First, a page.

Statues tumble. What once stood for something is torn down. Someone decides that the edifice, the words, the implication, the import, the history itself ought best be erased. And so we lose the visual reminder of not only what once was, but what 'ought not to have been'. Yet censorship or circumlocution can condemn us all. Best at times to call a spade a spade. Surely it's better to educate as to what an Alt-Right is, than to bury it? (Children and innocents may be lured by the clandestine and furtive, rather than by the open-faced.) Are we not better off to see exposed what racism really is; horrendous as is the TV reels of the chanting Charlottesville 'parade'?
Opposing opposition is a lifelong activity. In the six fundamental themes of conflict with which our lives are invested (or infested) there is: Person vs Nature; Person vs Supernatural; a Person vs Technology; a Person vs another Person; a Person vs Society; and a Person vs Himself. (In actuality we are indeed our own worst enemy.) And within these themes of conflict we find ourselves ineluctably and perpetually encumbered. How to deal with the slings and arrows of outrageous fortune is the main problem; much of what makes a Person is managing his life.
Integration would have it that we are compassionate, inclusive, forgiving, understanding, accepting, and absorbing. But it does not mean that we are condoning. And in order not to condone one simply has to draw a line around an unacceptable action (for any thought given life beyond thinking becomes an action). Problem is, quite evidently, we have entire groups given to hugely variant sets of what is 'acceptable'. How else to explain to a child that there are terrorists and criminals and thugs and rapists and bad people; (in fact, "biggly-bad" people, to quote our latest “most powerful man of the free world”). Yes, opposing the forces of evil (those who perpetrate intentional harm), and opposing that which is unacceptable may well seem all within the status quo, but it is not so. Were the definition of 'unacceptable' be absolute we'd perhaps all be behaving more or less exactly alike, listening to the same tunes, dressing alike, and certainly be contained in an harmonious unity. No individualism. Yes, some dictators would like that.
As I write Barcelona reels from the attack on its tourist filled street. Despite the commentators, there runs in a black band with white type beneath the TV images the news of the Sierra Leone mud slides, with 300 plus dead, and thousands as yet unaccounted for. Those themes of conflict spring to mind: Person vs Nature; Person vs Society. We can hardly escape the horror of it all. But yes, the most impactful, it appears evident, is that which we see as purposeful, intentional, designed, deliberate, and unfair. Women and children are among the hundreds dead in the mud slide. Innocent tourists are hit and hurt and bleeding and shot, with one dead by the restaurant-invading Barcelona brigands. Awful. And what do you think is given TV precedence?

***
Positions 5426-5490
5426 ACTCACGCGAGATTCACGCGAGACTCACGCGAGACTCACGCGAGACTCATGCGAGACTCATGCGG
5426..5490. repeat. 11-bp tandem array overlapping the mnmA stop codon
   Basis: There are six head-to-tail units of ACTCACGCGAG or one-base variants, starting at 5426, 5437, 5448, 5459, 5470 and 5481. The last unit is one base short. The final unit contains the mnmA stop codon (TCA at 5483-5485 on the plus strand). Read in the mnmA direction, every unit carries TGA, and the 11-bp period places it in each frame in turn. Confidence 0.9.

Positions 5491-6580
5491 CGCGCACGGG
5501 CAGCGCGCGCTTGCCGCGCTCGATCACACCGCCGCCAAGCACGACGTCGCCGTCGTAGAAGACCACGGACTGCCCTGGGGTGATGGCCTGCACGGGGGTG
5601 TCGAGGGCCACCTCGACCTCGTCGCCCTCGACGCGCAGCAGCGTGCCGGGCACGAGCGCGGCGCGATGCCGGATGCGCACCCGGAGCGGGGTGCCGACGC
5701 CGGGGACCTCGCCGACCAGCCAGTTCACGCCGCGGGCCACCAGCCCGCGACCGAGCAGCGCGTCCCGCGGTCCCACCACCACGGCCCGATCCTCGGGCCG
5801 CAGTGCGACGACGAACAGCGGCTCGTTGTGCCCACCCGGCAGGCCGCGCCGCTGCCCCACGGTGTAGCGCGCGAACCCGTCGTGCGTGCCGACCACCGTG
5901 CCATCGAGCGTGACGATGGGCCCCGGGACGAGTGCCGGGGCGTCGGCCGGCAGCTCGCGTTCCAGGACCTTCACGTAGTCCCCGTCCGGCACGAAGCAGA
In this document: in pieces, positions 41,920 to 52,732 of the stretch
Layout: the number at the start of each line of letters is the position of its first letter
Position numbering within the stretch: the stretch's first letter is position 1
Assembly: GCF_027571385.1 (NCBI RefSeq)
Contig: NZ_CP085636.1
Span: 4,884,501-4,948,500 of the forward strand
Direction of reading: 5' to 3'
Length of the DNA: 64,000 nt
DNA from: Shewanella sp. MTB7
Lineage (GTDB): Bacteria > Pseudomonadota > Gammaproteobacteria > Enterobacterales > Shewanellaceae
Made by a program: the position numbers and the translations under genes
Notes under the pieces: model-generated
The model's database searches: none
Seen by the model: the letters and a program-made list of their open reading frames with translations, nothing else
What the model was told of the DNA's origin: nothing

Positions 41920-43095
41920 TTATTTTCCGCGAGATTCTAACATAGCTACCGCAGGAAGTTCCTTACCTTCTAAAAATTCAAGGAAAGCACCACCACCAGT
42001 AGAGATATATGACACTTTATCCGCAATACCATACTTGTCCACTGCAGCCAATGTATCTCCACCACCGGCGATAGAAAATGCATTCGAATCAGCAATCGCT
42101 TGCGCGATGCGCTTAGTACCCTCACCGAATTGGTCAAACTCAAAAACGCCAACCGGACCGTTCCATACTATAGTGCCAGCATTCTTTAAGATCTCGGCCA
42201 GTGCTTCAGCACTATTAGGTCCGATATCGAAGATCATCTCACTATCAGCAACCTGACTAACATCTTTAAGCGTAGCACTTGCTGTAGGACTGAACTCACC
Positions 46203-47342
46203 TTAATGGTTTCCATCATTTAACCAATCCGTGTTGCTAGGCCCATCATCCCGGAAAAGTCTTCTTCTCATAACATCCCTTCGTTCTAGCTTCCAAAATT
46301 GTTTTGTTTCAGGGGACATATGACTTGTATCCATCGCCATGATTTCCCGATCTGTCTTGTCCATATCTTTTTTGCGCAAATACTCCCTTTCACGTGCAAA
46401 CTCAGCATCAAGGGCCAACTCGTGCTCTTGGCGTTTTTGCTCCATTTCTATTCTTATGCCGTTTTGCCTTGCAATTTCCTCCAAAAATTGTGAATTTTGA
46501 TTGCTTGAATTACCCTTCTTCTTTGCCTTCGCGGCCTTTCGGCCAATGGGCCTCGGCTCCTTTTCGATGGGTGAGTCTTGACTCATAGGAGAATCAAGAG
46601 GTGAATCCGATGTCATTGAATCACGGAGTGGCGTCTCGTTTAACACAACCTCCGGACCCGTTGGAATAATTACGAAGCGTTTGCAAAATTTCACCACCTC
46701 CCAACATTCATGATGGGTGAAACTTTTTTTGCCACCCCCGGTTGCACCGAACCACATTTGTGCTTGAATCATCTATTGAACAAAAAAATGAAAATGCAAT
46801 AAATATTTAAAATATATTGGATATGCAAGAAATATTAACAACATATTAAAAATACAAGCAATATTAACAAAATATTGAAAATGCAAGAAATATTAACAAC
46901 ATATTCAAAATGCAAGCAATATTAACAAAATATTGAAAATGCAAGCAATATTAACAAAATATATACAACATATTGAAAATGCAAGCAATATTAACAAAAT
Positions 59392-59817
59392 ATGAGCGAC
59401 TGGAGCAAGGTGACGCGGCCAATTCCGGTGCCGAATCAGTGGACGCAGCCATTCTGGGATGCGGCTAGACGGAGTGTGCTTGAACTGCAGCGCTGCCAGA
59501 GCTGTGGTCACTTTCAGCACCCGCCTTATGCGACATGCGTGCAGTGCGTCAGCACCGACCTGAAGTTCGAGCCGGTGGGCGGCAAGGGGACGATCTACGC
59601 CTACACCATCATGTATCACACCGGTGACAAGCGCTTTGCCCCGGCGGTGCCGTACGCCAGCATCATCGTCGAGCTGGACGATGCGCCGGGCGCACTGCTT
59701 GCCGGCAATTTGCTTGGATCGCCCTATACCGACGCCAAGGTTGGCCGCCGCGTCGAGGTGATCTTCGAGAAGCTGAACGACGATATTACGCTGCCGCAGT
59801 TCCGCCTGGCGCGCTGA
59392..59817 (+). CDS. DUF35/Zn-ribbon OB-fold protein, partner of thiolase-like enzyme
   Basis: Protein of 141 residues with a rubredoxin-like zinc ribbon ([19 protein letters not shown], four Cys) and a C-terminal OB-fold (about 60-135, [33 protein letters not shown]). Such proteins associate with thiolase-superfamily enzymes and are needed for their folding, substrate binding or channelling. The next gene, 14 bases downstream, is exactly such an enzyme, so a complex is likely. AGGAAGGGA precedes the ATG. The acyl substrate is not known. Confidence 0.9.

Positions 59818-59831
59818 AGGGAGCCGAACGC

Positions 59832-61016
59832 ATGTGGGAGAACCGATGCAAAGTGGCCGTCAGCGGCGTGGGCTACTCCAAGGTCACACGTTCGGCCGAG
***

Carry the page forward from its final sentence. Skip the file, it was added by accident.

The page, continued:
The phone rings. It's a man telling me there's a problem with my computer, and if I provide my details they can fix it. Imagine! How horrid! That the unknowing, the aged, the innocent, the insecure should so be under attack by the insensitive of our world. Imagine. That someone across the seas and in another world can reach with an invasive phone call and so disrupt and so easily destroy trust and sensibility and civility. How very uncivil. How very evil. Imagine!
Opposition to oneself (and also to others) needs opposing. One at some time or other has to stand up for what is right, what is decent, what is fair. If the measure of all three of those last phrases, "right, decent, fair," is seen as the measure of the least amount of harm to humanity as a whole, then we have something civil, indeed. Such is 'civilization'. All else is the tearing down and dismantling of care and consideration. So, allow statues of the Greek and Roman Gods to remain. So, allow edifices of the tyrants and usurpers to teach us. Evolution through education becomes an imperative. Let the past remain our teacher, ever monumentally, lest we repeat it.